Working on a Drilling Rig

Before starting a career in the oilfield service industry, a drilling rig employee should be:

  • Legally eligible to work in Canada

  • At least 18 years of age

  • Possess a valid driver’s license

  • Physically fit

Work Gear

You should plan on having most of the items below on your first day of work. Some of these items are provided by your employer, depending on the company. In your interview, it’s a good idea to ask what gear you will be expected to have.

  • CSA approved steel toed boots

  • ANSI approved hard hat

  • Coveralls

  • Safety glasses    

  • Gloves

  • Rain gear

  • Warm winter clothes for under your coveralls


Although CAODC has a recommended wage schedule, drilling rig wages are set by individual companies. Additionally, each company will pay their employees according to company policies. The most common pay schedule is every two weeks.

Non-Camp Work. When the rig is operating near a town, crews typically stay in hotels and receive a per diem for food and accommodation.

Work Camps. Work camps offer both room and board, paid for by the company.

Drilling rig employees will usually work overtime, and many contractors will offer benefits packages.

Rig Crew & Schedule

Most drilling rig crews have six positions: Rig Manager (Tool Push), Driller, Derrickhand, Motorhand, Floorhand, and Leasehand.

Drilling rigs typically operate 24 hours per day, seven days per week. To do so, most rigs have two or three crews that work 12 hour shifts on schedules offsetting one another. Day and night crews will alternate so each crew has a chance to work days and nights. Most crews will work 14 days straight with a week off in-between “hitches”.

As a new employee, your job will likely involve the tasks below:

  • Driving the crew truck

  • Cleaning of the rig and the surrounding area

  • Assist with “Rig Up” and “Rig Out” (moving the rig)

  • Following all company safety regulations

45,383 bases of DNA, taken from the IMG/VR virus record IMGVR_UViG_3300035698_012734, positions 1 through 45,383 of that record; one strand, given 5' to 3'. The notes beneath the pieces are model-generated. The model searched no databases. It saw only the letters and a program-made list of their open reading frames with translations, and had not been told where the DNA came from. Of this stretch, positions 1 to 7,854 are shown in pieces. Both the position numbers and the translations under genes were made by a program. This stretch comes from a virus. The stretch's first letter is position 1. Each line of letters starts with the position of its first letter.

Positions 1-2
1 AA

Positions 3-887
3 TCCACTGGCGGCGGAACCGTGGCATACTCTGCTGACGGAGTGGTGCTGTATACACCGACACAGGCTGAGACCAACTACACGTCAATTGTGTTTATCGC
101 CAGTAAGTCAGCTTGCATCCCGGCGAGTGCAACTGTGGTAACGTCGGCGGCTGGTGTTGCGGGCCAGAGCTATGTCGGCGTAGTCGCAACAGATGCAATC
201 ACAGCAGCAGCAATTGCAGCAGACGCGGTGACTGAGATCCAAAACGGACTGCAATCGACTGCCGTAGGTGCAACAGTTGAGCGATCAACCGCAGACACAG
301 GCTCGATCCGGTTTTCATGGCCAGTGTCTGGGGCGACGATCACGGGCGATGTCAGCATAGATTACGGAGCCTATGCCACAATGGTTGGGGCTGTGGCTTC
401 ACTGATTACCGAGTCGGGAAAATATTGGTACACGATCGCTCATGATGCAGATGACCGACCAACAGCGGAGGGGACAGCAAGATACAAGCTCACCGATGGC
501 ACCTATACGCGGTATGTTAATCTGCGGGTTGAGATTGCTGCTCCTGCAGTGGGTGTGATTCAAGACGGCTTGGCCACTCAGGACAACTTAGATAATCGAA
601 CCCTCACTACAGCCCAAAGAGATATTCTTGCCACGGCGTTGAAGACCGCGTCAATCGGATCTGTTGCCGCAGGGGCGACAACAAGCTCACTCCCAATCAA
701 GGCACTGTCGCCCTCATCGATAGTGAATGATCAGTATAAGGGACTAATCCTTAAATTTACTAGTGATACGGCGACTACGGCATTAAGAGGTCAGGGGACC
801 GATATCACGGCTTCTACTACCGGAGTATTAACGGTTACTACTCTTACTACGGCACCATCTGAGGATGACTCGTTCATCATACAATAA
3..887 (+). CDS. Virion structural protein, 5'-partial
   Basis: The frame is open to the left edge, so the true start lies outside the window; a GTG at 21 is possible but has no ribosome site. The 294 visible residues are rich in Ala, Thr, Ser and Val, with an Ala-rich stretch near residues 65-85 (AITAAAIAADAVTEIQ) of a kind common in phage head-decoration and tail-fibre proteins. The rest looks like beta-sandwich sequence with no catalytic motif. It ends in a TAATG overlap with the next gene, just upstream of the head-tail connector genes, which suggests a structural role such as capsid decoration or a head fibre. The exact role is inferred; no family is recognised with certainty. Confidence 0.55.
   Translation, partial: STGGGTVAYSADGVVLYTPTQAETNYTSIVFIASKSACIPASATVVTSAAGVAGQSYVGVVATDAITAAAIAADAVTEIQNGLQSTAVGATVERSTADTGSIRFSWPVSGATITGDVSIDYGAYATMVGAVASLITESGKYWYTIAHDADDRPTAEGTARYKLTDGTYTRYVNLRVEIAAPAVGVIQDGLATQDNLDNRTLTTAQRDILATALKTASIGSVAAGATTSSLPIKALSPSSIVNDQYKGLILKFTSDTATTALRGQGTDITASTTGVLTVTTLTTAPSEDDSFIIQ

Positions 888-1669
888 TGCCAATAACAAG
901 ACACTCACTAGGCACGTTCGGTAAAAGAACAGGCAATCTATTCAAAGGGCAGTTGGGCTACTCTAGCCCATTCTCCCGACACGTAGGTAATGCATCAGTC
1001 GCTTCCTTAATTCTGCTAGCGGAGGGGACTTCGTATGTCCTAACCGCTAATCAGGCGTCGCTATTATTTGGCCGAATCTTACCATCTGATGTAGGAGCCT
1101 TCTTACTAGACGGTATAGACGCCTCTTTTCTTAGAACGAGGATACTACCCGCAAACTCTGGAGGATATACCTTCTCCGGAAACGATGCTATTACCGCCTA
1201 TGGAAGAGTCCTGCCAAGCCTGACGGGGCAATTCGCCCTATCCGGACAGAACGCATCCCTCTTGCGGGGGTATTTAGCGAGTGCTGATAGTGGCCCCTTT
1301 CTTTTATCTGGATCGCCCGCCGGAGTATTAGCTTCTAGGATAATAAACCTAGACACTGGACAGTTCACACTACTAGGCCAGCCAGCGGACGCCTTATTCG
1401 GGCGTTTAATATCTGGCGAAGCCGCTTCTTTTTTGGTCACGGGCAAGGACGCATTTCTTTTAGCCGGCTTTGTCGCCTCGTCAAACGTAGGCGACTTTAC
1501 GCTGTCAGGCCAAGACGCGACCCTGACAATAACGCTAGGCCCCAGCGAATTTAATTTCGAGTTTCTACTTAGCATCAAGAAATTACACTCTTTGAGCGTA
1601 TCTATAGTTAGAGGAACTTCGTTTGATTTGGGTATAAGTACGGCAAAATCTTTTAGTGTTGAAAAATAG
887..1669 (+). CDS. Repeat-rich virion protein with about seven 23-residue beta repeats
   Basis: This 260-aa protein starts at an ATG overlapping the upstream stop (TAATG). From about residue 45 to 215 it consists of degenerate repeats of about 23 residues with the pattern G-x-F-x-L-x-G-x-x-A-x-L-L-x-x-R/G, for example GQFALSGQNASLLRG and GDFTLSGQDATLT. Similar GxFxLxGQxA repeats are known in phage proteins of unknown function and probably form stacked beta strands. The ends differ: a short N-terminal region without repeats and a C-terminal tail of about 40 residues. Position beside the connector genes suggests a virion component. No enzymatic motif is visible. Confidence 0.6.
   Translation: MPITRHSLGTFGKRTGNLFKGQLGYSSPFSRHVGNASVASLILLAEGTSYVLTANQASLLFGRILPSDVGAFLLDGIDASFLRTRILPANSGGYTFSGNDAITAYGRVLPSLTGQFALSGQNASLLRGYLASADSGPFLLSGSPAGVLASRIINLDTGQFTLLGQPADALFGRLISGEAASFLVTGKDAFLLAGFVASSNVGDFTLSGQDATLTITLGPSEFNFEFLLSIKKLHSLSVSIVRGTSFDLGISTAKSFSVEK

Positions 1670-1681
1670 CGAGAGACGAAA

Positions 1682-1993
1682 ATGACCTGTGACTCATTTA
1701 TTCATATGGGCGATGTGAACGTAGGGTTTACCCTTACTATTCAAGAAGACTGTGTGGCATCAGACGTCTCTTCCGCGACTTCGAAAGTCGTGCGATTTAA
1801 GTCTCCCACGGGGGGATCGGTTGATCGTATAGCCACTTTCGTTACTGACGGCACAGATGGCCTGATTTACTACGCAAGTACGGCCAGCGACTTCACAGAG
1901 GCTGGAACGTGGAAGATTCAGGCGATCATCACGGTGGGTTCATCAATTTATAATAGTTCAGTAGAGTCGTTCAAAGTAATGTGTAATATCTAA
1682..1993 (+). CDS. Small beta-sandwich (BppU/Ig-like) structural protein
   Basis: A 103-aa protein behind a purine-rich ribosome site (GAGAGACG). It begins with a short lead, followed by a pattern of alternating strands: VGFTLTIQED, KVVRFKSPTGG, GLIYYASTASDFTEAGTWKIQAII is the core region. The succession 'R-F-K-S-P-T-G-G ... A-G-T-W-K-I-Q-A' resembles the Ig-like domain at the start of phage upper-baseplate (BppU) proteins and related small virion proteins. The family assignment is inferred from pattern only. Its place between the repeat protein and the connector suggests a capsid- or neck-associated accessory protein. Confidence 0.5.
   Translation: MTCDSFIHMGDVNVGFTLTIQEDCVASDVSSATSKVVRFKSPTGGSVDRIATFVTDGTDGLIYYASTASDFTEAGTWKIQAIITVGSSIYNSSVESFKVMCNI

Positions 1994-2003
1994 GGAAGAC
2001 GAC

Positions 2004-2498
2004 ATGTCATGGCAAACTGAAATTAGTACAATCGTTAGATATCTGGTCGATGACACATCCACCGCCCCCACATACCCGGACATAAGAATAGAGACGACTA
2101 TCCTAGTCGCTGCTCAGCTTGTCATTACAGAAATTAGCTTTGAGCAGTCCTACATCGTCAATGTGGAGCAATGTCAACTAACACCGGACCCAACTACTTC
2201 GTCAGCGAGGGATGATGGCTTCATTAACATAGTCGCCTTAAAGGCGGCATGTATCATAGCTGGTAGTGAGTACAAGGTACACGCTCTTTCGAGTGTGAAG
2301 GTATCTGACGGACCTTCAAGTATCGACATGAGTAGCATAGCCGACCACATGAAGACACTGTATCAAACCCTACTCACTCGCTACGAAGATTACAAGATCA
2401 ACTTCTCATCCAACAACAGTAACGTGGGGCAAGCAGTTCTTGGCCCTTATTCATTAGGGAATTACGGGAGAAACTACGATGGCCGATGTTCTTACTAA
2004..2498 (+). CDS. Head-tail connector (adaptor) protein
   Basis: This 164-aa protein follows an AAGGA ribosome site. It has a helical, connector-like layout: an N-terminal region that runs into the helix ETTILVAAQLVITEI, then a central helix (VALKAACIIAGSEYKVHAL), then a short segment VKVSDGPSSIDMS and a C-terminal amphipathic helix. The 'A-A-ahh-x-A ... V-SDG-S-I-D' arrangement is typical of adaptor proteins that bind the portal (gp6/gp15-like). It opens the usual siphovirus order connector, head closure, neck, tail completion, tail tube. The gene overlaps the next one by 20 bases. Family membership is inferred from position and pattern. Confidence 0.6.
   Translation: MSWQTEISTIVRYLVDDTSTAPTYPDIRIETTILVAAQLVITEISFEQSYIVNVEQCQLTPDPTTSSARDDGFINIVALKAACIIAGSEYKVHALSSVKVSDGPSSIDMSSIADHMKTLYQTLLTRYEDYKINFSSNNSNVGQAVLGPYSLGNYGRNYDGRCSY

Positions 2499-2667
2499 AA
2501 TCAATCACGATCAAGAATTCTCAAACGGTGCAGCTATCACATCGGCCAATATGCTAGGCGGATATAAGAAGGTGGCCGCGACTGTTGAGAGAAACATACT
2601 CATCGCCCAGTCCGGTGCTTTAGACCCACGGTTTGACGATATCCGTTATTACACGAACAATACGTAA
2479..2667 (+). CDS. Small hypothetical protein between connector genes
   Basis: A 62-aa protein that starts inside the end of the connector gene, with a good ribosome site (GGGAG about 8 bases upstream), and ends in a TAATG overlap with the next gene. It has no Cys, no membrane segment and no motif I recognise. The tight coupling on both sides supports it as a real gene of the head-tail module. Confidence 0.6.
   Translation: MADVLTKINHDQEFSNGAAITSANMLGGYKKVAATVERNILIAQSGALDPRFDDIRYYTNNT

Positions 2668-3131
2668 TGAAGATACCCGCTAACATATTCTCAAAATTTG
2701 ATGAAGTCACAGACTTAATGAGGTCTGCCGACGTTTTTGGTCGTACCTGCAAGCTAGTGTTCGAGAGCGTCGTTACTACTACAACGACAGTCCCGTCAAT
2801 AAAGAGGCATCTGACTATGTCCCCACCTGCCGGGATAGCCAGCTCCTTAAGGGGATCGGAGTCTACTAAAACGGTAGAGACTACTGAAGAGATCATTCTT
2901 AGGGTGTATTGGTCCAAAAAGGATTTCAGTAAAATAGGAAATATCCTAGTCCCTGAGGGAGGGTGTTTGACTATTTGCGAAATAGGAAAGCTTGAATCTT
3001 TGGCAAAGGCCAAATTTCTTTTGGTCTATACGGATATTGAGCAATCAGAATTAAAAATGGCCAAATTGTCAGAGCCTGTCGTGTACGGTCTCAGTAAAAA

• Working on the rig floor and handling drill pipe

  • Assisting other crew members with their tasks

To work on a drilling rig, you must be able to get to and from location. While not mandatory, having reliable transportation is considered an asset.


If you are new to the drilling industry, you will receive the necessary training upon hiring. If you are looking for a competitive advantage in getting a job, you may want to consider taking some of the training listed below before applying.

  • Workplace Hazardous Materials Information System (WHMIS)

  • Transportation of Dangerous Goods (TDG)

  • H2S Alive

  • First Aid

Spring Break-Up

In Canada, work in the oil and gas services industry is seasonal. Rig equipment is heavy, and therefore can only move when the ground is solid. Most wells are drilled or serviced in the winter or summer when the ground is either frozen or dry and provides a solid base. During the shoulder seasons, the ground and most roads can be severely damaged if heavy equipment runs over top.

For this reason, road bans are issued to prevent heavy equipment from operating in certain areas. This is important because rig employees should be prepared to have an extended period of time off during break-up. It is important to either save enough money to last through the break, or have another job to get you through the period (usually between one and four months).

Some companies will have maintenance opportunities for rig workers, or if you are eligible to work in another country, there may be opportunities abroad during Canadian break-up. Finally, many employees may qualify for employment insurance benefits.


This industry is seasonal and cyclical.

It’s seasonal because rigs are busiest in the winter. How long cold weather hangs on in any given year is important to a rig crew. In the spring, thawing roads and soft fields make it difficult to move equipment, which means rigs are shut down while the industry waits for the ground to dry out.

Rig work is also affected by the cyclical trading of oil and gas on the stock market. When these commodities are priced higher, more rigs go to work; when oil and gas have a low price, rigs are less active.

What does this mean for your job application?

The best time to inquire about job opportunities is right before peak rig activity—typically in September when the industry is seeking new applicants to fill crew vacancies. Also, if commodity prices are strong, there will be more demand for rigs no matter what time of year it is.

How do I apply for a job?

Most drilling and well servicing companies have human resource contacts in their field offices. The best place to start is looking at a company's website, and contacting them directly. You will find links to our members' websites below.

Search for CAOEC Drilling Members